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Gentleman.Jack.Darby

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  1. You will be able to connect to the U.S. servers of Netflix and Amazon without a VPN. However, as far as streaming content in your Netflix and Amazon lists, you probably won't be able to watch everything because it's likely that at least some of the items on your lists won't be authorized by the copyright holders for viewing outside the U.S.
  2. That leakage is likely related to (now fixed) bugs in old browser versions or possibly one of the WIndows OS services on one's machine It's always a good idea to routinely check that one's browser is up-to-date since some browsers don't automatically update when a new version is available. And it goes without saying that one should always update to the latest computer OS, especially if one is running Windows - No more Win XP folks! Time to move to Windows 10 since Windows 7 extended support (security patches) is ending January 2020 - If one is running Windows 10, you'll have extended support until 2025 Or better yet, get a Chromebook and be done with all the Windows BS
  3. Not sure about links on this forums, so just Google 'bittorrent' and the site (for BitTorrent) will come up first on Google. The download will be the usual Windows executable that you'll click to run and install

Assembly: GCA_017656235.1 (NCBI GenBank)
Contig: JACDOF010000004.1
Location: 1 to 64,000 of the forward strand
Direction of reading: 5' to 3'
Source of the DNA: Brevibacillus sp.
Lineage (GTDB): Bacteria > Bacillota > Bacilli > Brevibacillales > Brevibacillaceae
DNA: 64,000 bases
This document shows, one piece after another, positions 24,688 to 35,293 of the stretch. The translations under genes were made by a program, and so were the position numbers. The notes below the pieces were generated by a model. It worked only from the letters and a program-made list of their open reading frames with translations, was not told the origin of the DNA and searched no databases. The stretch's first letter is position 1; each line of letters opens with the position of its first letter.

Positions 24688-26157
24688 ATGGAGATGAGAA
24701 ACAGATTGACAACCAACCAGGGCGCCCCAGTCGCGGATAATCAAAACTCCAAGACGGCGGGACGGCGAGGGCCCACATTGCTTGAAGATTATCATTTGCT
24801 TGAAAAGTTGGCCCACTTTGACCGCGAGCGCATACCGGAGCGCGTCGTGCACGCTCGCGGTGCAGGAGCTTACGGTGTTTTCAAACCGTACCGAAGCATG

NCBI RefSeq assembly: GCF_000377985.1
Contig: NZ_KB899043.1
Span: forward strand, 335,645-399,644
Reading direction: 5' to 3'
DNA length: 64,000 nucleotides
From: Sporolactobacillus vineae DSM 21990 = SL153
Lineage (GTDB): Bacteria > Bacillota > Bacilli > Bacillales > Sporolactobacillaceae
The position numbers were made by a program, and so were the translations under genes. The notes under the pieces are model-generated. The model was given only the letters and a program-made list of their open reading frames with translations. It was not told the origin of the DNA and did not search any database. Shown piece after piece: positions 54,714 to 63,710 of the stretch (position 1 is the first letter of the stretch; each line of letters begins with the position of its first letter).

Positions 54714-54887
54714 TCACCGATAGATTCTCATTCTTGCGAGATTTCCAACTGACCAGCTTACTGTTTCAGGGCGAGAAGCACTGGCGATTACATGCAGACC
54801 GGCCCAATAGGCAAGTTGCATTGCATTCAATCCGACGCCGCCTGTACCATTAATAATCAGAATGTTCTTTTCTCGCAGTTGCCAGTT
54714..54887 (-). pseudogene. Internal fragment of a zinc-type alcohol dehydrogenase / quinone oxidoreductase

4. I 'cut the cable' (DirecTV back around 2008) because you're right, 'TV' (broadcast and cable) have had 'nothing to watch' for a long time. I'm an American football fan, so I'm lucky that the NFL and college are, for the most part, still on broadcast TV, so I've attached an antenna to my smart TV and can get 'free' TV to watch games. I'm also a fan of real football (soccer) and am fortunate that I can watch English Premier league games on Saturday afternoon and Mexican league games at other times over broadcast TV. One thing I would suggest is getting is a Roku box to attach to your TV since there are a huge amount of 'channels' (apps) available on those devices, most for free. While smart TVs have a few very popular apps built in (Netflix, Hulu, Vudu, etc.), they have nowhere near the selection of a Roku box. In my Roku box, I watch Al-Jazeera for news (I like balance with no screaming and shouting and 'clickbait' in my news), NBC (classic TV like Miami Vice), Roku Channel (movies and classic TV), CW (Supernatural), Tubi TV (Fat Pizza, Swift and Shift Couriers, and Housos) along with Netflix, Vudu, and YouTube. It's my view that for the most, unless one is a sports fan and HAS to have their local MLB and NBA in real-time, pretty much anything worth watching on cable (and a lot that isn't, in my opinion) is available for streaming through the internet and/or apps on devices such as Roku boxes, Amazon Firesticks, etc. If one wants to watch MLB, NBA, and NHL, there are subscriptions available on Roku and other devices that allow one to watch out-of-market games live and one's home market games immediately upon completion. Not a bad option if one is a fan of the game more so than just a fan of the local team.